Bridging the Gap

With baby boomers filling most companies' executive ranks and with qualified replacements increasingly scarce, an aggressive focus on talent management may be the only solution to an impending talent crisis.

Friday, May 16, 2008
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If you believe the consultants at Dallas-based Stanton Chase International, a lot of companies are about to realize they have way too many eggs in way too few baskets.

"A storm is gathering," says Dean Bare, managing director of Stanton Chase's Atlanta office, echoing a much ballyhooed and growing sentiment in the business community. "We're going to see the effects of current conditions within the next 12 to 36 months as more baby boomers begin to retire. One of the things those people take with them is a huge knowledge and experience base that most companies have not replaced."

Corporate North America, he says, is top-heavy. A disproportionate amount of knowledge and leadership talent is vested with older employees who may not be with their companies for much longer. Executives will continue to retire and younger employees are insufficiently prepared to fill those vacancies.

Stanton Chase, in a 2008 report entitled Business Implications of the New Reality 2008, makes it very clear that the war for talent isn't just a catch phrase; it's real.

Of 37,000 surveyed executives and managers, 94 percent said they believe there is a talent shortage today or that there will be one soon, and 79 percent perceive a moderate or significant gap between retiring boomers and younger generations when it comes to qualified leadership talent.

Yet only 18 percent of respondents indicated their companies had a plan in place for talent acquisition, and 67 percent felt their organizations needed to do a better job identifying and developing potential leaders.

Overall, 71 percent cited employee retention as a major challenge.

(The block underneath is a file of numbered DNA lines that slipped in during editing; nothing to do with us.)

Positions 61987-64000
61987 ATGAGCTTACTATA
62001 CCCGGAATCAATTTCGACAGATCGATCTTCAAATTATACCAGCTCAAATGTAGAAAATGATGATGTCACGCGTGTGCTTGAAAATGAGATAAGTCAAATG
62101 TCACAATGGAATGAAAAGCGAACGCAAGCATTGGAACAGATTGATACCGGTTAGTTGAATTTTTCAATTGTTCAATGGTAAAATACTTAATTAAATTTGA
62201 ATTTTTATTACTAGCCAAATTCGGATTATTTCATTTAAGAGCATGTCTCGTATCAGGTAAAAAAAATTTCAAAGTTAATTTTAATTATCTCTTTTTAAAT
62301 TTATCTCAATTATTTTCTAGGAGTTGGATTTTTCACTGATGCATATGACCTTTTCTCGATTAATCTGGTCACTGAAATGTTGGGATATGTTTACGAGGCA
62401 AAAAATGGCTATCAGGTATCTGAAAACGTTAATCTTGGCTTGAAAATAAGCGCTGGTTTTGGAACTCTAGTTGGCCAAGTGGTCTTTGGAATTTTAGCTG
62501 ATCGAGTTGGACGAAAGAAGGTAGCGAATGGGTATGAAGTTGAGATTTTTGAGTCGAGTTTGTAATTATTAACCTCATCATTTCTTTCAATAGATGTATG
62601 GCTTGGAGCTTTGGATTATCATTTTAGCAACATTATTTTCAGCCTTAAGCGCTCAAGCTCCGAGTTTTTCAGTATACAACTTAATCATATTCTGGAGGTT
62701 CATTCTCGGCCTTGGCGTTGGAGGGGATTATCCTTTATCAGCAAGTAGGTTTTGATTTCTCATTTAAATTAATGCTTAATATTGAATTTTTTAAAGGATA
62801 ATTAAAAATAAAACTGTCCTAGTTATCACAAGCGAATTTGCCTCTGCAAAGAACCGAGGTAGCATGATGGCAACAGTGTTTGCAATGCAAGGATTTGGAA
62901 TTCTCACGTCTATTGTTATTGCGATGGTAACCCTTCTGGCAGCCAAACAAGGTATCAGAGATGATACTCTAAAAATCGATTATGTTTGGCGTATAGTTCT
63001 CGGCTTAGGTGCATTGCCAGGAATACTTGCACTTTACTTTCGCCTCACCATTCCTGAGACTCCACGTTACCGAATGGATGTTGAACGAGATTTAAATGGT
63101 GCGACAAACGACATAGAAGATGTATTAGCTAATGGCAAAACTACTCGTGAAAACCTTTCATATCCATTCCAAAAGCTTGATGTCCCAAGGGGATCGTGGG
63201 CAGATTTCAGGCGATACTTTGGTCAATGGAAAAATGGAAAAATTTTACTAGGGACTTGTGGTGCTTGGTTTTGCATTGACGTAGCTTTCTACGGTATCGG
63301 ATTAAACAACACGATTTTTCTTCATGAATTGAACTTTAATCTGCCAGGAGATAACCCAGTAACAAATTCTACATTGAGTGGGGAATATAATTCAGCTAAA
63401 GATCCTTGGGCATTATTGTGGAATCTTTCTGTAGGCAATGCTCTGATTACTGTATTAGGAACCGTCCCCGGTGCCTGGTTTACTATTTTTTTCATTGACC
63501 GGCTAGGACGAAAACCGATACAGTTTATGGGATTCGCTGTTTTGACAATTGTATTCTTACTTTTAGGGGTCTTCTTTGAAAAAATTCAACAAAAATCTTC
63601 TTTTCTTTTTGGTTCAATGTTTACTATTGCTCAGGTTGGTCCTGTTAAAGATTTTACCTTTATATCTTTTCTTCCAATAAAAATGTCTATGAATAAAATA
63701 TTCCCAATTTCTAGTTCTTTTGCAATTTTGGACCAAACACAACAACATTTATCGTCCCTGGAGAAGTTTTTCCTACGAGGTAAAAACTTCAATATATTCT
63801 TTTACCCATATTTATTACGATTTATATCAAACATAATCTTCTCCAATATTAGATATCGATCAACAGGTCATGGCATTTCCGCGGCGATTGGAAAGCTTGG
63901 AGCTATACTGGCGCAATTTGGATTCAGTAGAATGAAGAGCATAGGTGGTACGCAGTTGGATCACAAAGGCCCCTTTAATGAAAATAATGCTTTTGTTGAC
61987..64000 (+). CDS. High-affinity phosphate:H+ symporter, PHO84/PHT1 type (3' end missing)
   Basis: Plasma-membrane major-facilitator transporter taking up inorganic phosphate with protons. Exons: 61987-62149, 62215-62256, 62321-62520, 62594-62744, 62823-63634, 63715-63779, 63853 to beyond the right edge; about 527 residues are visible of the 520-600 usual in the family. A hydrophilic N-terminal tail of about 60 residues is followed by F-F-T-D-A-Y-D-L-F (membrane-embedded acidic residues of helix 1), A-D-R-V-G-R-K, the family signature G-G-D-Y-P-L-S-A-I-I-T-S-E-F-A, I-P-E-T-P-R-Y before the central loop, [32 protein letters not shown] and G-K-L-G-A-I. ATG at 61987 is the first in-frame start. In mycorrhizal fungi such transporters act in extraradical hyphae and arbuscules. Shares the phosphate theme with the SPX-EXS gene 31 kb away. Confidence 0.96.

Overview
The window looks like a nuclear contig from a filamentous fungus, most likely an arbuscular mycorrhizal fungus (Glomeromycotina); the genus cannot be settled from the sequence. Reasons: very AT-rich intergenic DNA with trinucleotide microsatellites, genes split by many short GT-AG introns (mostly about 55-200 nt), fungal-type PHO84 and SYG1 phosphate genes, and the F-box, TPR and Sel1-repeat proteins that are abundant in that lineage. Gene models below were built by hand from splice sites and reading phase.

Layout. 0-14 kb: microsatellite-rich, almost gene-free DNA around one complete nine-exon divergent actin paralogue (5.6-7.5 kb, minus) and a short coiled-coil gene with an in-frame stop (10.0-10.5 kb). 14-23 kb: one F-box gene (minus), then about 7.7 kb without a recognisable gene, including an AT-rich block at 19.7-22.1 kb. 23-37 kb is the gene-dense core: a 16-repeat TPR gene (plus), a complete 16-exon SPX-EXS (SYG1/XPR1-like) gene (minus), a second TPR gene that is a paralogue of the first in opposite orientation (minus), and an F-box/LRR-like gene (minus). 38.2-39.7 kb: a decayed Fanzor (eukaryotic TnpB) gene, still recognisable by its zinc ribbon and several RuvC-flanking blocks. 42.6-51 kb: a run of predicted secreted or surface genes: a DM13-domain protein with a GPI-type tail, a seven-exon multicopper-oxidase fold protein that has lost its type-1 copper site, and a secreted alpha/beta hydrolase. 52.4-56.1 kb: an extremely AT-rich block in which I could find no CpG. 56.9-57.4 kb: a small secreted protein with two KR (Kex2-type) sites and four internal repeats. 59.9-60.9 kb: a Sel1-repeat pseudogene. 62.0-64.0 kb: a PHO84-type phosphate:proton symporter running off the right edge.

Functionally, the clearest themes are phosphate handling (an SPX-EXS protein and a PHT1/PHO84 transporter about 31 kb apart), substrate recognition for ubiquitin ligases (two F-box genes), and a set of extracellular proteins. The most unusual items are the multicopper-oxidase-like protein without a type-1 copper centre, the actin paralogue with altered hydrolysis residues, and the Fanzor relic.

"Those companies that begin to fill their pipeline with talent now -- to replace the talent that's going away -- are the companies that are going to succeed and have real advantages," says Bare.

The best way to weather the storm? Put a new, more urgent priority on talent management and promote HR from a back-office to front-line strategy.

To successfully fill the talent pipeline, experts and HR leaders say, companies need to proactively address three key points: Retain the best people currently in the company; develop and train those people now so they're prepared to step into executive positions when the need arises; and, where a gap remains, create an organized plan to recruit the best people from outside.

"Talent management has to be an integral part of a company's strategic plan. It's a 'must have,' not a 'nice to have,' " says Ed Wolff, chief administrative officer of Seattle-based Pinnacle Realty and past president of the Atlanta Chapter of the Society for Human Resource Management.

Wolff has watched the executive talent crunch unfold both while serving on SHRM Atlanta's board from 2000 to 2002 and while working in senior HR positions for several large companies.

He insists that it's real, that it is, in his estimation, an issue that will trouble businesses for the next 20 years, and that it's no longer good enough to be passive and allow talent to come to you. Companies that thrive during the shortage will be those that move recruiting, retention, succession planning and employee development to the top of their priority list.

Wolff notes it's not enough to plan for today. It's more important than ever to predict the organization's needs and potential shortcomings in advance, before they become evident.

HR leaders need to work closely with the executive team to identify where those shortfalls will occur and then forecast the timing, Wolff says. One way to fill talent gaps, he adds, is to form "operating committees" -- groups of hand-picked rising stars who are ambitious, capable and willing to embark on an educational fast-track.

"Each department head identifies high potentials and determines whether they are clearly promotable now or promotable within 12 to 18 months," he says. "Then, the company works with and educates those people, with the required training and development, to focus on competencies as defined for leadership in that organization."

By empowering HR to conduct a comprehensive corporate review to forecast future needs -- and by proactively funneling high-potentials into educational programs now -- employers will be in a better position to minimize the harmful effects of an executive-talent shortage.

Aflac's Solution